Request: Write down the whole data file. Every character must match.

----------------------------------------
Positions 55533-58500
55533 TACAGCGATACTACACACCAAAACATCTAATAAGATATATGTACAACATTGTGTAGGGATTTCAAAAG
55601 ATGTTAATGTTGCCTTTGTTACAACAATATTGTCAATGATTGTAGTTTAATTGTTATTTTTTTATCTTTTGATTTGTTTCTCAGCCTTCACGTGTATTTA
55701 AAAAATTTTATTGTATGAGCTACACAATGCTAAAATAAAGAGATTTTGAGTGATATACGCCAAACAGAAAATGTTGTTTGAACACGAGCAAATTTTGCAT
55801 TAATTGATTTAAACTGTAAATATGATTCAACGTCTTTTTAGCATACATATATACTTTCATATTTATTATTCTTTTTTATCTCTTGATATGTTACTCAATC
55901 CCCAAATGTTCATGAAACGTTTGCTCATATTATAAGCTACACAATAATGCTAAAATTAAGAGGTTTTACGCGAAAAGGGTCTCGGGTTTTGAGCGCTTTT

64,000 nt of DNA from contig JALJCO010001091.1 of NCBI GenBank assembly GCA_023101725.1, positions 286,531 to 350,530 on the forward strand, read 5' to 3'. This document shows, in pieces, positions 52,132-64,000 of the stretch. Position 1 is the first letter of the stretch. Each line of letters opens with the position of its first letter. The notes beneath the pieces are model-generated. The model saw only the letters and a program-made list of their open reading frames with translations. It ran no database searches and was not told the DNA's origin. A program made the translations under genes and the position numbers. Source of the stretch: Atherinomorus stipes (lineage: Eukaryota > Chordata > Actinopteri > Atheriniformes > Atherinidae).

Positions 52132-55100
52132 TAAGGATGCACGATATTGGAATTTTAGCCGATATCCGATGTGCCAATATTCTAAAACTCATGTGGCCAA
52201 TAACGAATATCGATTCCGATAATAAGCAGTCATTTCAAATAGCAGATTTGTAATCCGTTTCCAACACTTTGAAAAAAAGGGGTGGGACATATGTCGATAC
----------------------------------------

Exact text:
Positions 55533-58500
55533 TACAGCGATACTACACACCAAAACATCTAATAAGATATATGTACAACATTGTGTAGGGATTTCAAAAG
55601 ATGTTAATGTTGCCTTTGTTACAACAATATTGTCAATGATTGTAGTTTAATTGTTATTTTTTTATCTTTTGATTTGTTTCTCAGCCTTCACGTGTATTTA
55701 AAAAATTTTATTGTATGAGCTACACAATGCTAAAATAAAGAGATTTTGAGTGATATACGCCAAACAGAAAATGTTGTTTGAACACGAGCAAATTTTGCAT
55801 TAATTGATTTAAACTGTAAATATGATTCAACGTCTTTTTAGCATACATATATACTTTCATATTTATTATTCTTTTTTATCTCTTGATATGTTACTCAATC
55901 CCCAAATGTTCATGAAACGTTTGCTCATATTATAAGCTACACAATAATGCTAAAATTAAGAGGTTTTACGCGAAAAGGGTCTCGGGTTTTGAGCGCTTTT

64,000 nt of DNA from contig JALJCO010001091.1 of NCBI GenBank assembly GCA_023101725.1, positions 286,531 to 350,530 on the forward strand, read 5' to 3'. This document shows, in pieces, positions 52,132-64,000 of the stretch. Position 1 is the first letter of the stretch. Each line of letters opens with the position of its first letter. The notes beneath the pieces are model-generated. The model saw only the letters and a program-made list of their open reading frames with translations. It ran no database searches and was not told the DNA's origin. A program made the translations under genes and the position numbers. Source of the stretch: Atherinomorus stipes (lineage: Eukaryota > Chordata > Actinopteri > Atheriniformes > Atherinidae).

Positions 52132-55100
52132 TAAGGATGCACGATATTGGAATTTTAGCCGATATCCGATGTGCCAATATTCTAAAACTCATGTGGCCAA
52201 TAACGAATATCGATTCCGATAATAAGCAGTCATTTCAAATAGCAGATTTGTAATCCGTTTCCAACACTTTGAAAAAAAGGGGTGGGACATATGTCGATAC